February 12, 2009
Tonda MacCharles, Toronto Star
OTTAWA – The RCMP has shifted its Taser policy, now training its officers that use of the stun gun poses a risk of death "particularly for acutely agitated individuals."
In the past, the RCMP had suggested using the weapon was appropriate in cases where "resistant" individuals could be subdued in order for them to be given medical attention.
"We no longer allow that," RCMP Commissioner William Elliott told a parliamentary committee this morning.
Elliott stressed the force believes the conducted energy weapons, which fire a 50,000-volt discharge, are still a "useful weapon."
But the force has changed its training and policy directives to officers in the field to flag the "risks" and to stress it should only be used when "necessary" to ensure "officer or public safety."
The new policy also says use of the Taser must be "reasonable" in circumstances where otherwise a firearm would be used.
Elliott said it should now only be used where there is "lethal overwatch" or where another police officer is standing by ready to shoot his gun at an individual if the Taser fails to subdue the suspect.
The new instructions also warn of the "hazards of multiple deployment or continuous cycling" of the weapon.
Polish immigrant Robert Dziekanski, whose death is being examined by an inquiry in B.C., was stunned five times by a Taser gun wielded by RCMP officers.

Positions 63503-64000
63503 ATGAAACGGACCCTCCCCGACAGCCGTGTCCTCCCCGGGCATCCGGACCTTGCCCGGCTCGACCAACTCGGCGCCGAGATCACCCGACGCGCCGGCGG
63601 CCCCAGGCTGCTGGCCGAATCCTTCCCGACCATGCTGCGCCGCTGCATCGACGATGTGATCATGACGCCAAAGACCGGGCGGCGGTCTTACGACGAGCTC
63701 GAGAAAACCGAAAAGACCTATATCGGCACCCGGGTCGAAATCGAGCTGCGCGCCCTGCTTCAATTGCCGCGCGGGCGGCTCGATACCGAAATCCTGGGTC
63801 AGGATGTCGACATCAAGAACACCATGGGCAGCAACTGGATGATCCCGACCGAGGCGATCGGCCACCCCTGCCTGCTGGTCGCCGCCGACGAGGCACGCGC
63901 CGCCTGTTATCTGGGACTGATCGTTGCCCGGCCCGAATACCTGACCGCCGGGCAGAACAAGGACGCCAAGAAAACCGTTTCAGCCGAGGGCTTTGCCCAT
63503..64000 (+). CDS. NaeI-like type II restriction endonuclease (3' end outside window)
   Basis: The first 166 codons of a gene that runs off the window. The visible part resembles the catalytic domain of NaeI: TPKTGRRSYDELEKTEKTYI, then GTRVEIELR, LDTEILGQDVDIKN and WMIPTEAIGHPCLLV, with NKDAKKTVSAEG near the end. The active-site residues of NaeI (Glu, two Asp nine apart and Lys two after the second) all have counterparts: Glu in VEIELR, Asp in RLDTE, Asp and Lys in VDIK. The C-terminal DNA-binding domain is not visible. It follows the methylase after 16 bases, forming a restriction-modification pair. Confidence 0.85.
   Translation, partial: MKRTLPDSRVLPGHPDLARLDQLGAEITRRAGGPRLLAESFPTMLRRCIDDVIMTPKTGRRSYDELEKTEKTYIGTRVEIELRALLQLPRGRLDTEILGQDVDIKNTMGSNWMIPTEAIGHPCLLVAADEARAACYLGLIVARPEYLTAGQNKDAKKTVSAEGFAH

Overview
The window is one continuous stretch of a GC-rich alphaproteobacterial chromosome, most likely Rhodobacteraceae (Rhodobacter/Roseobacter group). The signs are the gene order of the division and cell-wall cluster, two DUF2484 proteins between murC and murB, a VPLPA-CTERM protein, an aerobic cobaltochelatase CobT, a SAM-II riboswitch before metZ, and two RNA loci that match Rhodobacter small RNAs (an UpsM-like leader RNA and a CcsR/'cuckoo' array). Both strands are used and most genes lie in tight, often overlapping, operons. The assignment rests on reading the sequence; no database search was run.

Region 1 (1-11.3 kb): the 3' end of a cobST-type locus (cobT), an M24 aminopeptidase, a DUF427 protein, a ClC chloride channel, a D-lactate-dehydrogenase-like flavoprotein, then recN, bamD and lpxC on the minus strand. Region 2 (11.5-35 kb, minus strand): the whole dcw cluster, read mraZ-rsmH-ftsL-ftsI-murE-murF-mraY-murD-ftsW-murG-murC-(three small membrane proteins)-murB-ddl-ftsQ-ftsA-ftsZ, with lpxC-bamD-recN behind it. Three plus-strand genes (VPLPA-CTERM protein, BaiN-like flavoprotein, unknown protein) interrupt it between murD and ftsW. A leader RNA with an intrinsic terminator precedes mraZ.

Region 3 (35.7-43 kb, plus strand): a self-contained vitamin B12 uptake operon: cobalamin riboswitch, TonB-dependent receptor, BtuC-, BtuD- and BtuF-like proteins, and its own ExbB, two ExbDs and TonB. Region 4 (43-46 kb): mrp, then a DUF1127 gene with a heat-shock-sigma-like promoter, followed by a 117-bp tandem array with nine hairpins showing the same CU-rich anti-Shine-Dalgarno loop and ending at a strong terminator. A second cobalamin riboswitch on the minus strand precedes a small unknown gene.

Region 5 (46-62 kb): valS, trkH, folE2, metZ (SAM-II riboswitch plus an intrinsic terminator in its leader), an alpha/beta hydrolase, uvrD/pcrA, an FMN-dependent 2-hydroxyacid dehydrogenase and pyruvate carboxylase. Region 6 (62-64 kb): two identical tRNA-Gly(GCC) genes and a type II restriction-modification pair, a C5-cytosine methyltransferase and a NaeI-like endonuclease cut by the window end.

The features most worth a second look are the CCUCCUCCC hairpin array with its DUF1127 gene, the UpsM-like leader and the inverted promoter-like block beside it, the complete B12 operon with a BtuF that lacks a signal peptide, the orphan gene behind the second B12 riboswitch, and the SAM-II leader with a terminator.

Elliott's explanations did not satisfy Opposition MPs who suggested the RCMP still hasn't tightened its controls enough in response to a report by the public safety committee last year.
NDP MP Jack Harris said "threats to public safety" is a vague phrase open to interpretation.
"You want full and unbridled use" of the Taser weapon, suggested Liberal Rob Oliphant.
But Elliot objected strongly, saying the RCMP has also:
- made it mandatory for officers to report each use of force, including the drawing of a Taser even if not discharged;
- required the report to written on the shift the Taser is used;
- required each use of force to be reviewed in Ottawa; and
- required that data is sent to the Commission for Public Complaints Against the RCMP to produce quarterly and annual reports.
"I believe the facts are we have made significant changes in response to the committee's report and to respond to the recommendations," Elliott said. "We have taken steps to restrict its use."
Elliott said that since his last appearance before the committee he has "been Tasered," and went on to explain that it may be appropriate to discharge the weapon more than once, depending on where the probes land on a suspect, in order to control a suspect's movements.
Dave Mackenzie, Conservative parliamentary secretary to the minister of public safety, said he was "very satisfied" with Elliott's and the RCMP's response to the committee's prior recommendations.
WELCOME to TRUTH ... not TASERS
Thursday, February 12, 2009
February 12, 2009